An artist’s bleak vision of China’s future

Artist Yang Yongliang blends traditional landscape painting with digital techniques to depict the impacts of China’s uncontrolled urbanisation

At first glance Yang’s works appear idyllic landscapes, reminiscent of Song dynasty landscape paintings. Viewed up close, however, the peaceful mountains dotted with craggy pine trees dissolve into electricity pylons, dense layers of concrete buildings, cranes and neon lights.

Born in Shanghai in 1980, Yang studied calligraphy and traditional painting at school. Later he began to experiment with photography, video and contemporary ink painting to document China’s rapidly-changing landscape.

The images above scarcely convey the detail in these pieces, but they give a sense of Yang’s work. His pictures are beautiful and repulsive, mysterious and threatening. They invite thoughts of nature, individuality, the darker side of our relationship with the environment, and raise questions about the destiny of modern cities in China.

Yang talked to chinadialogue about his current exhibition at the Galerie Paris-Beijing in Paris and the inspiration behind his work.

Beth Walker: Your landscapes are both alluring and threatening; are they a criticism of the environmental destruction caused by rapid industrial growth?

Yang Yongliang: Our society is already ugly and horrifying enough, so I don’t want just to express that directly. I revere traditional Chinese philosophy, so I will be critical of environmental damage to a certain extent. I haven’t gone out of my way to express or highlight that theme; I just express what I feel through my works.

: How has growing up in Shanghai shaped your work?

YY: I live in Shanghai, a rapidly-developing city and in recent years have seen enormous growth and changes in the appearance of the city. I was born outside Shanghai, in Jiading – a place much older than Shanghai, a cultural centre of the Southern Song dynasty. But it is completely different now from my childhood memories. The ancient relics and architectural characteristics are virtually non-existent. It has changed into yet another uniform Shanghai suburb.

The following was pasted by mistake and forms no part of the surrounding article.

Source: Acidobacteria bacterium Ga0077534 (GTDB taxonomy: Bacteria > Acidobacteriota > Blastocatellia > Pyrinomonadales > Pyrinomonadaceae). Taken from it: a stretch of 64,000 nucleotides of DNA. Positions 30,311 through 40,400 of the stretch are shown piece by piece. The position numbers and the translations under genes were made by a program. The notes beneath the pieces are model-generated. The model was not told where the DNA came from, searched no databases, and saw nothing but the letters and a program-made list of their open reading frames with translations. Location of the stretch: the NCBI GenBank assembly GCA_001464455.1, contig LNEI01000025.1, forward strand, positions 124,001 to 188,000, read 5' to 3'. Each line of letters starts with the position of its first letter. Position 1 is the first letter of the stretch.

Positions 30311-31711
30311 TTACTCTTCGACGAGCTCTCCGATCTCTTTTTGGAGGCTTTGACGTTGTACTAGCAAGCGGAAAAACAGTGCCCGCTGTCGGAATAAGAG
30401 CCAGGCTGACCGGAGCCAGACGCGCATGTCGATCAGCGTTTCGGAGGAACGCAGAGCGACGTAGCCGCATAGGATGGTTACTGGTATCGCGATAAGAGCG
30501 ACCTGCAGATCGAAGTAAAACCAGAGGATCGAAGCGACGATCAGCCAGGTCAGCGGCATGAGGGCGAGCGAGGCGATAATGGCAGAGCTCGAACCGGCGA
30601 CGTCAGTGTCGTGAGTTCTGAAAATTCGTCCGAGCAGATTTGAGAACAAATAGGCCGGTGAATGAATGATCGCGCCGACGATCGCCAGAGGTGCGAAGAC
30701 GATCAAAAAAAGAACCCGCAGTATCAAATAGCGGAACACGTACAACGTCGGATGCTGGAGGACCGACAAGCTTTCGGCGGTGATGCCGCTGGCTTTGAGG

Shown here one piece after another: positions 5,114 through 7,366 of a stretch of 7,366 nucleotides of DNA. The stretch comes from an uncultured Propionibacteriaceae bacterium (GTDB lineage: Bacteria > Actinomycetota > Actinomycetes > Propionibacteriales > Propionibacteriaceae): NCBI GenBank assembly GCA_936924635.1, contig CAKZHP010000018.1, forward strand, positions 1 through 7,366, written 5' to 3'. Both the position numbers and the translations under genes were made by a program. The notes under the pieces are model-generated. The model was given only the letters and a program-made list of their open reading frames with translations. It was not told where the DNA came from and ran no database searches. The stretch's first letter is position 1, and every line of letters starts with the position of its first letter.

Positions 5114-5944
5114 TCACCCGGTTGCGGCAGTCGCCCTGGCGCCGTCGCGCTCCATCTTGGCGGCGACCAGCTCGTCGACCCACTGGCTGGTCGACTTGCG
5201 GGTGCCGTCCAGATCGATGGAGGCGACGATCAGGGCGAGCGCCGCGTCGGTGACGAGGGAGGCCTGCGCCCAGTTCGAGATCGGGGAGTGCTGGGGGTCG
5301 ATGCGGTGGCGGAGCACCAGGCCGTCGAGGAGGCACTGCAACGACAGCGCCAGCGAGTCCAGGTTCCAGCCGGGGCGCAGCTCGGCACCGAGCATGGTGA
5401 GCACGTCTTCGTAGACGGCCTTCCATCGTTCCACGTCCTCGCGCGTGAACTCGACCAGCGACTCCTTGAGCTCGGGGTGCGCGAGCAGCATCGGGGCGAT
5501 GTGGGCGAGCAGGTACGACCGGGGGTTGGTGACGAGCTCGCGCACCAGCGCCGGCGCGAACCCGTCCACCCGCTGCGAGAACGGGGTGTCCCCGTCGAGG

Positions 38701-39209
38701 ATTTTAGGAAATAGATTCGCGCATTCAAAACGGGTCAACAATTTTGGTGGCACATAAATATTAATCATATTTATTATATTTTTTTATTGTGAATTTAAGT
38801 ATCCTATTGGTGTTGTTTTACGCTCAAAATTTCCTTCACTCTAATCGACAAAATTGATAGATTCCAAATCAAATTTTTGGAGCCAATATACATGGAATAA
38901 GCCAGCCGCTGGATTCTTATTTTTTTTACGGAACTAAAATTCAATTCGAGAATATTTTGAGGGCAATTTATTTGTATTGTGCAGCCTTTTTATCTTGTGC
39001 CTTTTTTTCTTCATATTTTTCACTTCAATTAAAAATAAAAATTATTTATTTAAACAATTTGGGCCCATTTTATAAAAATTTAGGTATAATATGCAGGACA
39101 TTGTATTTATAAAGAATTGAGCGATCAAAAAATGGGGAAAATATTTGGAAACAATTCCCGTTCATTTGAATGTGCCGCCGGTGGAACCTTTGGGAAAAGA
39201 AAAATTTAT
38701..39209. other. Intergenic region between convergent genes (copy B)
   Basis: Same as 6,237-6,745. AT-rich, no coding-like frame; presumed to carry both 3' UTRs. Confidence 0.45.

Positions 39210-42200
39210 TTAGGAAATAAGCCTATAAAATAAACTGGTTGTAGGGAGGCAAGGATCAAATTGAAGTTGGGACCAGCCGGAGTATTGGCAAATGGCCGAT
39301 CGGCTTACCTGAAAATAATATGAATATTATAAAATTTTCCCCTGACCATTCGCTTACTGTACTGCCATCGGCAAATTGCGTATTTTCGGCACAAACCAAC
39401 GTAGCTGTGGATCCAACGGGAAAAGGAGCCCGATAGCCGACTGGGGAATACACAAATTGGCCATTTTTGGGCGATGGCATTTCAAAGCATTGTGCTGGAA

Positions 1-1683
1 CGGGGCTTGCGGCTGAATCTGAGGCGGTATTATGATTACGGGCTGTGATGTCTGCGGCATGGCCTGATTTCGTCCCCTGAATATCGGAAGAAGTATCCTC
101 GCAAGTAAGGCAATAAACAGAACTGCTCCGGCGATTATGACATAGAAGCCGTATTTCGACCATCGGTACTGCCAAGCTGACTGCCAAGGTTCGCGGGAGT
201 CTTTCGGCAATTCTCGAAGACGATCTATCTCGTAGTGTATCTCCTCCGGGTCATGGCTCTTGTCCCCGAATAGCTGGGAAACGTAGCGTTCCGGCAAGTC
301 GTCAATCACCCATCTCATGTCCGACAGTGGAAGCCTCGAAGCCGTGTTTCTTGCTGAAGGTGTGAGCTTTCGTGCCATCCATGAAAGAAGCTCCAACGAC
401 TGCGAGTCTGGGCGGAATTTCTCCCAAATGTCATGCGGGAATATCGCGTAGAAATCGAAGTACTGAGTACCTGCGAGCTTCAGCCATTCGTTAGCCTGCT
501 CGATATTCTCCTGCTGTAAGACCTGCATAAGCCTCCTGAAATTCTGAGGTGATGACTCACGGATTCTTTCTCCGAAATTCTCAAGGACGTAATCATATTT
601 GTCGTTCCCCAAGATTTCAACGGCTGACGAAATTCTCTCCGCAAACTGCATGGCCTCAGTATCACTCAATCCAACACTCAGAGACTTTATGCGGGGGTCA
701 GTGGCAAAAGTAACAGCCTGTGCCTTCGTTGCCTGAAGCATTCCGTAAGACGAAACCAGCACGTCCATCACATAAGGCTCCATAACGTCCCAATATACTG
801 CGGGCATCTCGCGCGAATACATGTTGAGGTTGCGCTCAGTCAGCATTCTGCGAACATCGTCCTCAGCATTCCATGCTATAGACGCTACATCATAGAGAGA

A culture and history has been erased by the modern, while foolish and entirely unprincipled efforts are made to restore the traditional. An ancient Song brick-built pagoda was “restored” with arched eaves and white walls, like something from Japan. Anyone with a conscience must be pained by this. And this is happening constantly all over China. We’re castrating our own culture for higher GDP and economic growth.

So everywhere we see nature ruined and replaced with identical skyscrapers and apartment complexes. It is natural that this kind of repetitive urban construction will be criticised.

BW: What role does traditional culture play in contemporary life?

YY: Traditional culture and Chinese society are moving ever further apart. Contemporary culture is moving towards a kind of distorted diversity, as people of different ages have had vastly different educations. What we can be sure of is that we are getting further and further from our traditions. Those traditions are now just heritage.

BW: Traditional Chinese culture supposedly protects nature, but this is not what we see today. What is the role of nature in culture?

YY: Yes, in ancient China there was respect for the harmony between man and nature. That really is the very core of ancient Chinese civilisation. But the Cultural Revolution virtually severed all links with that tradition. We were moving towards a false utopia, an illusion which ended with reform and opening up 20 years ago. China’s social development copies that of the early West. So China’s ancient beliefs of harmony are almost non-existent today. Unfettered development is increasingly straining the relationship between man and nature.

: Do you think that artists can raise awareness of the environmental problems we face?

YY: I think art can only stimulate and arouse something that already exists within you. It cannot change your basic views.

: What do you think Chinese cities will look like in the future?

YY: It’s hard to imagine, but it doesn’t look like development is slowing down.

The three collections Silent Valley, Moonlight and a Bowl of Taipei are on display in Galerie Paris-Beijing, in Paris until 11 May 2013.

All images courtesy of the gallery.